Today was bitter sweet as I finished ‘winter prep’ for Mavis.  I will miss visiting the ladies and anticipate their survival!

It was just warm enough to consolidate the two hive bodies to one, clean out the bottom board of any bee debris (and I saw no signs of chalk brood – hooray!), and screw on the metal mouse guard.  The ladies looked great – healthy and vibrant, clustered and defensive – all good signs. Sorry so few photos – I was acting quickly!


My next visit will be during thaw in early January when I’ll feed them fondant.  But even in that scenario I won’t really see them – I’ll just maneuver as fast as possible to give them a good batch of feed that will hopefully last until the nectar flows in early spring.  I anticipate the first thorough inspection of the new year in March.

winter hive 2012

I debated whether or not to wrap the hive – as some beekeepers in cool, wet climates do.  The main killer over the winter months, besides starvation, is moisture, not cold. Some beekeepers feel it necessary to cover the hives to prevent moisture from seeping in – while others suggest letting the hive breathe – I’m following the lead of the latter. We’ll see how it stands up to the elements!

The winter months, while quiet in the field, will be busy inside with next year’s planning.  I plan to build new frames to replace some rickety ones, and will melt down some wax to create my own foundations.  I’m building up quite the library of beekeepers books and journals and I just finished Sue Hubbell’s a book of Bees (thank you, Leslie!).  She lists so many references that I’ll follow up on during the deep dark days.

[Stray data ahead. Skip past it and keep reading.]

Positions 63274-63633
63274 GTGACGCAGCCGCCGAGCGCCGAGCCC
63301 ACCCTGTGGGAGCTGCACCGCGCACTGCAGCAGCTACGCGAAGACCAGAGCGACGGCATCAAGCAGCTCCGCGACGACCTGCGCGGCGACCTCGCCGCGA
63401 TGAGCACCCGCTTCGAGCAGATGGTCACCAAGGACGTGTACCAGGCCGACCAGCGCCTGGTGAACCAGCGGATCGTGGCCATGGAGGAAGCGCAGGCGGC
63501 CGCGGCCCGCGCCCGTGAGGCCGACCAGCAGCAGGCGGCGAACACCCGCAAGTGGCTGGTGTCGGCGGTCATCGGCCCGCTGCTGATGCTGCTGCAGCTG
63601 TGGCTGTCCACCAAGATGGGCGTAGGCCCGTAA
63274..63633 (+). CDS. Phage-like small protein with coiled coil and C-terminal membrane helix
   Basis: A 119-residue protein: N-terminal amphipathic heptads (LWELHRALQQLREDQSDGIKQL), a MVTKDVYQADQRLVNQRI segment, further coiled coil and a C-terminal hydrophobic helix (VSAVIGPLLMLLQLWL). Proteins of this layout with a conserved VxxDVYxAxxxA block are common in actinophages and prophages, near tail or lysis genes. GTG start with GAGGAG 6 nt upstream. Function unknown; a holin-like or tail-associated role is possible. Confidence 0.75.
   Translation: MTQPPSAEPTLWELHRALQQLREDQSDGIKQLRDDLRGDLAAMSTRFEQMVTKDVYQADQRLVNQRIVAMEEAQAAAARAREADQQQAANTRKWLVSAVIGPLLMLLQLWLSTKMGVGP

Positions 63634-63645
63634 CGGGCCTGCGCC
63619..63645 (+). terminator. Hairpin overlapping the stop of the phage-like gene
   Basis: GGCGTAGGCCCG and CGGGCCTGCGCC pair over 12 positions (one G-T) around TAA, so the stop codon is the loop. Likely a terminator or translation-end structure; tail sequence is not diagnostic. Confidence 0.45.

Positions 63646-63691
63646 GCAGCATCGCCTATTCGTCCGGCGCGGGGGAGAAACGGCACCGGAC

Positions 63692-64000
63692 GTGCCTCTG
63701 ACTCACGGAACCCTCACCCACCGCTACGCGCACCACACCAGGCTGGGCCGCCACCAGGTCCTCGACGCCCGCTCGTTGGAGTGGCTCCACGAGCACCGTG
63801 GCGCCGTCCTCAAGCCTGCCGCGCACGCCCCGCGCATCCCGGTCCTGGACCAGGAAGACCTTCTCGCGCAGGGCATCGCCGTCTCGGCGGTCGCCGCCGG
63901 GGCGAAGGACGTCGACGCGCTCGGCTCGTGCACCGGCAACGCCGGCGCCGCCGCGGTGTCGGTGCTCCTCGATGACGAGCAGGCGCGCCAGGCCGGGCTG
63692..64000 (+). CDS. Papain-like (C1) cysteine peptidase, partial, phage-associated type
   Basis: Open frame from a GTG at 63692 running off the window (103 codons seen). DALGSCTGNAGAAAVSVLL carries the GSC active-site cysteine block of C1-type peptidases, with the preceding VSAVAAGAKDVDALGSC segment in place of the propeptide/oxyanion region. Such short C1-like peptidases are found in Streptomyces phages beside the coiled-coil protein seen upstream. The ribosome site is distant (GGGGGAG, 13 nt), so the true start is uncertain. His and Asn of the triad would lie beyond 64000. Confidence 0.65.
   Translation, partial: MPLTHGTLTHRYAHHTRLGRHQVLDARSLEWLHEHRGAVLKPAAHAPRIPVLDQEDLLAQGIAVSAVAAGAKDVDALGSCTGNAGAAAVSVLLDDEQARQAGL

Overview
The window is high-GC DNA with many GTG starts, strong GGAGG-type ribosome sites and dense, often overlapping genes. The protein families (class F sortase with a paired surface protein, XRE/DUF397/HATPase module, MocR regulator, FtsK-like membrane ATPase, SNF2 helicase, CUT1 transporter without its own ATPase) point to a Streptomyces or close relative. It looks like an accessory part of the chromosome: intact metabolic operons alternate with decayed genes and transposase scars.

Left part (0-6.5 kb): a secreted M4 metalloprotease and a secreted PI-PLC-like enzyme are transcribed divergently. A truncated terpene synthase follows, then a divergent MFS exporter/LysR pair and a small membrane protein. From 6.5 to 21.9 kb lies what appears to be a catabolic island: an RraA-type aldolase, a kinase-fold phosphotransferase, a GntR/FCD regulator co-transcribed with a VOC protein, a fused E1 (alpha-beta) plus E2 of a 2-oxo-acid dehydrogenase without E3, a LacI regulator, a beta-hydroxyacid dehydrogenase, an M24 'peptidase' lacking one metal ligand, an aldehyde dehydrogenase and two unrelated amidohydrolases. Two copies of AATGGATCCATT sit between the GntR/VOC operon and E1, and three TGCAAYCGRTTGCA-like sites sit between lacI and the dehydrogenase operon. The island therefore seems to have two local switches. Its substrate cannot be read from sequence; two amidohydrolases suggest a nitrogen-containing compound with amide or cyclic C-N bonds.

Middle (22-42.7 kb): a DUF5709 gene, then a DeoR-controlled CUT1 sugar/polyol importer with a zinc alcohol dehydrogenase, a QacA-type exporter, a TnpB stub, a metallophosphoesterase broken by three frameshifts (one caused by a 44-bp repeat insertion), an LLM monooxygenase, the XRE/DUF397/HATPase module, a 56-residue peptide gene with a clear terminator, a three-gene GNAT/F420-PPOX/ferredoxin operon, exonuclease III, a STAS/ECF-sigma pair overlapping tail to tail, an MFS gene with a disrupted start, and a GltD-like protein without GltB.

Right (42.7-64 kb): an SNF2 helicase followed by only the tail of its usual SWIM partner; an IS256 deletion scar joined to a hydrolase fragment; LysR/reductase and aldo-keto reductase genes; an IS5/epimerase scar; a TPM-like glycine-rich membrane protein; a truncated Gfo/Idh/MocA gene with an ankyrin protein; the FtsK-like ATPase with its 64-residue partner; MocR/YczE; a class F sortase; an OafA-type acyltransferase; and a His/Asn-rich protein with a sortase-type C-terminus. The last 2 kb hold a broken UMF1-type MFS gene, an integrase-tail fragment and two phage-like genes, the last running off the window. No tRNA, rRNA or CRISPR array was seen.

I’m also planning on transferring ‘bee-mail’ to a blog – that both Sadie and I will manage – and post to.  Keep a look out for an announcement with a link!

In February there will be a two-day Bee Extravaganza:

OVERWiNTER w/ APiSOCIAL SATURDAYS  2/9 & 2/23 – where Sadie, Kathleen Richards and I will host a panel on beekeeping at the garden.  Both days are chock-a-block with amazing programs and I encourage you to attend!  Here’s a link:

AND – last – but most certainly not least – The Leland Community Garden is hosting their annual Solstice Celebration of Friday, 12/21.  This ‘not-to-be-missed’ event is a long held tradition with candles, hot mulled cider, caroling and a beautiful community celebration of winter.  Activities begin around 6:30P and go on well in to the night.  I hope to see many of you there!

What an adventure!  It’s been an extraordinary 8 months of learning, observation, frustration, awe, and even drama!  It has been such a pleasure to share this with all of you! Thank you!

Have a beautiful holiday season – and I will write again in the New Year!